The below chart shows the looming gap between funding and expenditure.
I recommend that readers go and check out the whole document but there is one other chart that caught my eye:
As the report states:
‘With social care and waste spending absorbing a rising proportion of the resources available to councils, funding for other council services drops by 43% or £11.6 billion in cash terms by the end of the decade, from £26.6 billion in 2010/11 to £15 billion in 2019/20. But even this significantly understates the scale of the problem as within these “other services” are many statutory services which cannot be cut significantly: concessionary fares, minimum revenue provision, waste and transport levies and other statutory services.’
Local government has achieved a lot but the challenges we are still facing are probably twice as tough as what has gone before. As the Leader of Coventry says:
"The worst is yet to come"
And that genuinely scares me.
28th July 2014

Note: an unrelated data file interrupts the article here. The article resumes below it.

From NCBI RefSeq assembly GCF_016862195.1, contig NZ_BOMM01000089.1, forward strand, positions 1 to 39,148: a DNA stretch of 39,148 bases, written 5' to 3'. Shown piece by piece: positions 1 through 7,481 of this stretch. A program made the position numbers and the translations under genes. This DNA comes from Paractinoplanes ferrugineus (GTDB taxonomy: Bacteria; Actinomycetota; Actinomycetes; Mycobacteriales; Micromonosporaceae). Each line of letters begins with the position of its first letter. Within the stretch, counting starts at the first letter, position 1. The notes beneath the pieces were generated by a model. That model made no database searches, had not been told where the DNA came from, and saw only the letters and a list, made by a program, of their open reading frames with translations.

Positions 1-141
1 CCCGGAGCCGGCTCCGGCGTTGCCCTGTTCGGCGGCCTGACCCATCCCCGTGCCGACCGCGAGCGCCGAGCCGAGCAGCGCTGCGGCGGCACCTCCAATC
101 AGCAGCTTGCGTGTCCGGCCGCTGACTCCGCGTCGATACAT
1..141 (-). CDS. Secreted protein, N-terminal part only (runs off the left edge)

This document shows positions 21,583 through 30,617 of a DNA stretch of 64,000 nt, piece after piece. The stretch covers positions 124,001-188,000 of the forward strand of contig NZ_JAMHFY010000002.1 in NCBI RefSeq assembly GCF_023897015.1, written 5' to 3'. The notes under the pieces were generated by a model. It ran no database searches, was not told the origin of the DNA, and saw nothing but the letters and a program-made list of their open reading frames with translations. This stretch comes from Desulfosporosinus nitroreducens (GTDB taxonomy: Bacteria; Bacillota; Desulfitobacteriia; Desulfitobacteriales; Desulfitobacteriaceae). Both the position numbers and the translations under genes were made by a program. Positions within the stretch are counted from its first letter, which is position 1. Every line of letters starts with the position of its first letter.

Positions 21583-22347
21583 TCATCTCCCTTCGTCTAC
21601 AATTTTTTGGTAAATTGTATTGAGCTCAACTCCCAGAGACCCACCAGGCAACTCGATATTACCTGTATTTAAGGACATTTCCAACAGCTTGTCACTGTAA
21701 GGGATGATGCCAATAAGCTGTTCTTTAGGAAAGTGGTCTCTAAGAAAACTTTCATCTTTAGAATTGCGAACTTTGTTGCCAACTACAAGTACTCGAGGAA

The London Borough of Tower Hamlets is currently under investigation for allegedly diverting £2m in public grants to Bangladeshi and Somali groups.
This investigation was triggered by a prime time Panorama investigation into goings on in the London Borough and allegations that the Mayor (then and current) has pressured officers to allocate funds to organisations which under a fair and free process would not have received them. According to latest blog from the Guardian this investigation is still ongoing with PWC requesting 10 million pieces of information and Tower Hamlets requesting a Judicial Review into the proportionality of the investigation.
I was reminded of this last week after reading this excellent post from Toby Blume about the award of grants to the Big Society Network. Toby reviewed a recent NAO report into funding given to the Big Society Network and Society Network Foundation and reported:
Among the findings NAO report were: